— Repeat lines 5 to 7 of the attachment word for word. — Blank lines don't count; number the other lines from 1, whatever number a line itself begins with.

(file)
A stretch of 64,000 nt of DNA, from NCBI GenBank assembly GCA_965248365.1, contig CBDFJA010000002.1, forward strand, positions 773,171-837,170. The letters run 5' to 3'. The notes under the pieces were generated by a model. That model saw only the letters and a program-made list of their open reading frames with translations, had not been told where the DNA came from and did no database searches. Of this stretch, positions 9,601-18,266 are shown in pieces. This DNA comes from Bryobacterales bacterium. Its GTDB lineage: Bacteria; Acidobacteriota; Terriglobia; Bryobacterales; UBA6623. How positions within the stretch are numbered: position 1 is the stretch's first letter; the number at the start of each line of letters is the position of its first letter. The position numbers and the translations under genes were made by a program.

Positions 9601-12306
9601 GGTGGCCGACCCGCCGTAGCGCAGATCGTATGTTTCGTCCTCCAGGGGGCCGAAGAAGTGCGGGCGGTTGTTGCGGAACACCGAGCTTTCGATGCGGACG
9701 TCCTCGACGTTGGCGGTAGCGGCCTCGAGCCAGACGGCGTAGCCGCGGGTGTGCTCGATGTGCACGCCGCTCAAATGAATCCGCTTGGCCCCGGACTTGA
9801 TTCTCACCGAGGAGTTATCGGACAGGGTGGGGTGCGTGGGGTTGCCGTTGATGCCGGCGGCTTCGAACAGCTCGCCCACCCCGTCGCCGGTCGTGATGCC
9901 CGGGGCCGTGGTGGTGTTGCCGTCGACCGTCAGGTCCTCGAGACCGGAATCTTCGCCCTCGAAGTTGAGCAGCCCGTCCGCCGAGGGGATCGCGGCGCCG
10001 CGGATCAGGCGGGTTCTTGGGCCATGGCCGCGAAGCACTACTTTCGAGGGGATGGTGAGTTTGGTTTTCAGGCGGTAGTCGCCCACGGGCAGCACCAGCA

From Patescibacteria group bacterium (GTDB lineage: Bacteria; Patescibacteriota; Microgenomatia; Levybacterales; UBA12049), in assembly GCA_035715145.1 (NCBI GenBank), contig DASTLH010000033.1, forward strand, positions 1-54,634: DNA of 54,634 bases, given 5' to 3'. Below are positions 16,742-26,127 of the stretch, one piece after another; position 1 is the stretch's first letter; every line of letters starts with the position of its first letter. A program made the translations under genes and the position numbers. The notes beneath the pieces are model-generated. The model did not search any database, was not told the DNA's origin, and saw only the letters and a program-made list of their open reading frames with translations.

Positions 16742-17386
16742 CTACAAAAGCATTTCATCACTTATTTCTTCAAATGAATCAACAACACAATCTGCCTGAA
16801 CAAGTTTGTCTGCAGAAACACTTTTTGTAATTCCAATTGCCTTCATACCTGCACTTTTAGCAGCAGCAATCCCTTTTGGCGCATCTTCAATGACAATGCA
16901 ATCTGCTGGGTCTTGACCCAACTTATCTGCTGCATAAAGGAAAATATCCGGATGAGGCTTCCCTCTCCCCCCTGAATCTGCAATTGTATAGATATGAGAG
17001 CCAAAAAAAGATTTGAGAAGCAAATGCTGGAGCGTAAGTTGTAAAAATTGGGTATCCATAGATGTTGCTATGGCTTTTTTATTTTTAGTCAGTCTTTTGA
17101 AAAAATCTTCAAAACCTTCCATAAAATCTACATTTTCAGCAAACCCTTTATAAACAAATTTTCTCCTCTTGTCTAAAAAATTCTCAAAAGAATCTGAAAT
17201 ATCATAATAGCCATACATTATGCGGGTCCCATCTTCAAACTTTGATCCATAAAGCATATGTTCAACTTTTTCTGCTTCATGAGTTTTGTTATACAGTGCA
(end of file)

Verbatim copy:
9801 TTCTCACCGAGGAGTTATCGGACAGGGTGGGGTGCGTGGGGTTGCCGTTGATGCCGGCGGCTTCGAACAGCTCGCCCACCCCGTCGCCGGTCGTGATGCC
9901 CGGGGCCGTGGTGGTGTTGCCGTCGACCGTCAGGTCCTCGAGACCGGAATCTTCGCCCTCGAAGTTGAGCAGCCCGTCCGCCGAGGGGATCGCGGCGCCG
10001 CGGATCAGGCGGGTTCTTGGGCCATGGCCGCGAAGCACTACTTTCGAGGGGATGGTGAGTTTGGTTTTCAGGCGGTAGTCGCCCACGGGCAGCACCAGCA